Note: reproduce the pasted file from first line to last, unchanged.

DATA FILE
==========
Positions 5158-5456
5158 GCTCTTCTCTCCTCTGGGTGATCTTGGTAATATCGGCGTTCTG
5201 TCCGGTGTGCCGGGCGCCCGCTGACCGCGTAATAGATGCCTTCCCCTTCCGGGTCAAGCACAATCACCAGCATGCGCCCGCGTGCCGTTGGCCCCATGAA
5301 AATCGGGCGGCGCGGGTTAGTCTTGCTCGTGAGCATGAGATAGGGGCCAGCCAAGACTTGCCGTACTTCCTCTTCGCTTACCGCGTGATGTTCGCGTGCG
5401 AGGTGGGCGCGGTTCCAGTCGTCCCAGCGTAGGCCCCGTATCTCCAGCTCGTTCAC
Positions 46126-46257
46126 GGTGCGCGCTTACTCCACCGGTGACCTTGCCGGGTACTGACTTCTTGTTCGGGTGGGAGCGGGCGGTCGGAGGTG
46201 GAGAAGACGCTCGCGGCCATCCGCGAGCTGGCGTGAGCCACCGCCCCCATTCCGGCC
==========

Positions 5158-5456
5158 GCTCTTCTCTCCTCTGGGTGATCTTGGTAATATCGGCGTTCTG
5201 TCCGGTGTGCCGGGCGCCCGCTGACCGCGTAATAGATGCCTTCCCCTTCCGGGTCAAGCACAATCACCAGCATGCGCCCGCGTGCCGTTGGCCCCATGAA
5301 AATCGGGCGGCGCGGGTTAGTCTTGCTCGTGAGCATGAGATAGGGGCCAGCCAAGACTTGCCGTACTTCCTCTTCGCTTACCGCGTGATGTTCGCGTGCG
5401 AGGTGGGCGCGGTTCCAGTCGTCCCAGCGTAGGCCCCGTATCTCCAGCTCGTTCAC
Positions 46126-46257
46126 GGTGCGCGCTTACTCCACCGGTGACCTTGCCGGGTACTGACTTCTTGTTCGGGTGGGAGCGGGCGGTCGGAGGTG
46201 GAGAAGACGCTCGCGGCCATCCGCGAGCTGGCGTGAGCCACCGCCCCCATTCCGGCC